Vostok-1 with Yuri Gagarin
One of the LEGO books in my small collection is called “Brick Wonders” by Warren Elsmore. It follows what seems to be a fairly typical format for such books: several pages of introduction to LEGO building in general and its terminology, large glossy photos of completed large-scale models (in this case, of various Wonders of the World including the original classical Seven plus extra sevens selected by the author, of “Historic Wonders” from non-Mediterranean cultures, “Modern Wonders” and “Natural Wonders”), plus photos of smaller builds with instructions generated through one of the various something-like-a-CAD-program-for-LEGO applications.
Unfortunately, these instructions aren’t always easy to follow (especially where blue and black elements are involved) due to the small size and dark colours of the printing and the fact that multiple steps seem to occur at once. Well, and the sometimes questionable required brick inventories. I mean, who of the people likely to be wanting instructions is going to have 86 grey 2×2 macaroni bricks laying around to build an Iron Age roundhouse with?
However, flipping through the book for inspiration, one of the small builds associated with the author’s International Space Station “Modern Wonder” build caught my eye.
The model was of the Russian Soyuz spacecraft, and through the mystical workings of chance I (a) had all the required bricks, (b) in a colour scheme that would work even if it wasn’t the author’s one, and (c) actually had instructions where you could see what was going on. I decided to give it a go, especially as I’m something of a fan of the underappreciated Russian spacecraft.
The author’s Soyuz capsule is a relatively simple model, a bit more angular than a real-life Soyuz but using the clever trick of utilising one of those cup-and-ball mounts as the spherical crew module on the front. It’s not bad for a start, but I thought I could do better. I decided to have a go at Vostok-1, the very first spaceship as flown by the first cosmonaut Yuri Gagarin.
Actual Vostok capsule
Russian/Soviet space hardware has a very definite style to it, usually characterised by disparaging adjectives like “clunky”, “unfinished” and “not very stylish”, and I remember as a kid being rather put off by the bristly, exposed-wiring appearance of things like the Vostok space capsule and the Lunokhod robotic moon rover. It was just so darned difficult to draw, for one thing.
However, I confess to have become something of a convert to the “vacuumpunk” Russian design aesthetic, and there’s no denying the stuff worked, as evidenced by the long string of Soviet space “firsts” prior to the American Apollo moon landings. Indeed, despite its more primitive appearance the Vostok space capsule was both larger and more sophisticated than the cramped American Mercury capsule, whose astronauts often commented that it was “worn, not piloted”. The Soviet 2-man Voskhod spacecraft was substantially the same as the original Vostok but with a backup retro rocket attached to the re-entry module.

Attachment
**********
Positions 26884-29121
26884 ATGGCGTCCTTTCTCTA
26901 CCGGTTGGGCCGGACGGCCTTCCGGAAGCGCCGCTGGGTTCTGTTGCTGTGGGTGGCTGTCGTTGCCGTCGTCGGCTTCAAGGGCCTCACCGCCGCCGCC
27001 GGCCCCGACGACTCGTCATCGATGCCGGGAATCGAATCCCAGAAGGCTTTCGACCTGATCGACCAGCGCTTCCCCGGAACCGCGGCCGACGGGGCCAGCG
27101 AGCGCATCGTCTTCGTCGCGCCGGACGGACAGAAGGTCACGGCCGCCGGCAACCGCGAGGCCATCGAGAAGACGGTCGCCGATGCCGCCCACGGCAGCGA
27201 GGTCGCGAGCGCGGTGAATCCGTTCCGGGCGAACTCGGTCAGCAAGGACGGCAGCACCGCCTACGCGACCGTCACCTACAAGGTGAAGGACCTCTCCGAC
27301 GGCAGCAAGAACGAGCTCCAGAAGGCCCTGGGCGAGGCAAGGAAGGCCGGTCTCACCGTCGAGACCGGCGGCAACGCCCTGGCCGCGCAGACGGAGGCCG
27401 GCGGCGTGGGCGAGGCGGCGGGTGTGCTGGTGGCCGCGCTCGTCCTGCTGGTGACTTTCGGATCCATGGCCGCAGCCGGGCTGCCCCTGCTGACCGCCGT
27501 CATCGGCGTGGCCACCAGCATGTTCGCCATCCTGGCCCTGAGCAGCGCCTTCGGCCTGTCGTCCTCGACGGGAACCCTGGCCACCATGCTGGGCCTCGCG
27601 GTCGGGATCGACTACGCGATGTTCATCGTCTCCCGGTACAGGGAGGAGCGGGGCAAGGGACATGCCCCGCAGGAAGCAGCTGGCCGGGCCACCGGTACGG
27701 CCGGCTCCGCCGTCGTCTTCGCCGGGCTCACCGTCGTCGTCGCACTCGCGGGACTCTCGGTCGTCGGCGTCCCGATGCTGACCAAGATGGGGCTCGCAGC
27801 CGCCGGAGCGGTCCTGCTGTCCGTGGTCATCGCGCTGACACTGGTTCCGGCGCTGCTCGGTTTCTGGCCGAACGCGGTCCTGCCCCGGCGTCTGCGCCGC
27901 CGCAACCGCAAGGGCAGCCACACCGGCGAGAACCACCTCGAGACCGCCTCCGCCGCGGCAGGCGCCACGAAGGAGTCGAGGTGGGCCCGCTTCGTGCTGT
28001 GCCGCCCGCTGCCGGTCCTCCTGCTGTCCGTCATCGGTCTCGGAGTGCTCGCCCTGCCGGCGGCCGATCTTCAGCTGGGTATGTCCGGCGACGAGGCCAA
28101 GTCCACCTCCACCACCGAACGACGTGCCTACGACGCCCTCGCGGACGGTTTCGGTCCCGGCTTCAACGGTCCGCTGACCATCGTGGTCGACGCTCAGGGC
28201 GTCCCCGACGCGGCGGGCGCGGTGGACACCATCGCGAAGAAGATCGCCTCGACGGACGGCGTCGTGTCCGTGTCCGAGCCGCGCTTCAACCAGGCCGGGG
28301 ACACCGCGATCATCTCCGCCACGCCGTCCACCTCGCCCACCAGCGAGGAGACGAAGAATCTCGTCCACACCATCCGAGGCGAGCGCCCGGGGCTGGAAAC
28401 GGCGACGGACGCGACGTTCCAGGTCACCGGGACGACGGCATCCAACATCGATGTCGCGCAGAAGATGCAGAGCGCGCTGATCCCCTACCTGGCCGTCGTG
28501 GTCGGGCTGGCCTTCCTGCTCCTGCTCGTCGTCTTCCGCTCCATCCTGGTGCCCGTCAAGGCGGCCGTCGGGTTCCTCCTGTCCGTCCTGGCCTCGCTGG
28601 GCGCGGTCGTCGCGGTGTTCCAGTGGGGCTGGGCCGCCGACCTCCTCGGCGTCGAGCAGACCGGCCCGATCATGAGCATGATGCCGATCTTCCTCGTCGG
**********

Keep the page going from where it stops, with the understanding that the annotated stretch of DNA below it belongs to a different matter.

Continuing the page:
At any rate, Gagarin’s Vostok-1 capsule seemed like a cool thing to attempt.
After a very Brick-Wonders-Soyuz-derived intermediate model to testbed aspects of the design, I set about building a larger-scale version.
Working at this larger scale, I had to work out a way to build the sphere rather than using a cup-and-ball mount, but that’s not beyond my capability. I wanted something smoother than a Lowell sphere, and though I think it would be improved if I had a fifth 4×4 dish in dark grey, I do like what I eventually came up with.
I got the service module’s broad cone shape a lot closer to right in this larger version (though the fact that I neglected to photograph the smaller version before I broke it up for pieces for this one prevents a comparison shot), including at least some of the antennas that bristle from the craft. The forward-facing antennas on the capsule itself are sadly missing with no place to attach, but the possibility might exist of building an even larger version using a planet sphere for the capsule, and that could be made to carry antennas.
The final result is close enough to minifigure scale that I assembled a Gagarin, using the orange deep-sea-diver torso as a reasonable substitute for the space pioneer’s characteristic orange flight suit. Alas, he cannot be placed inside his cutting-edge-1950s-high-tech spacecraft, but he does add a litte something to the display.
It’s not the very best brick-built Vostok-1 I’ve seen, but the intricacies of the Soviet design ethos and generally underappreciated nature of Russian space vehicles mean it’s not something a lot of people attempt. I did. Here’s the result, once again: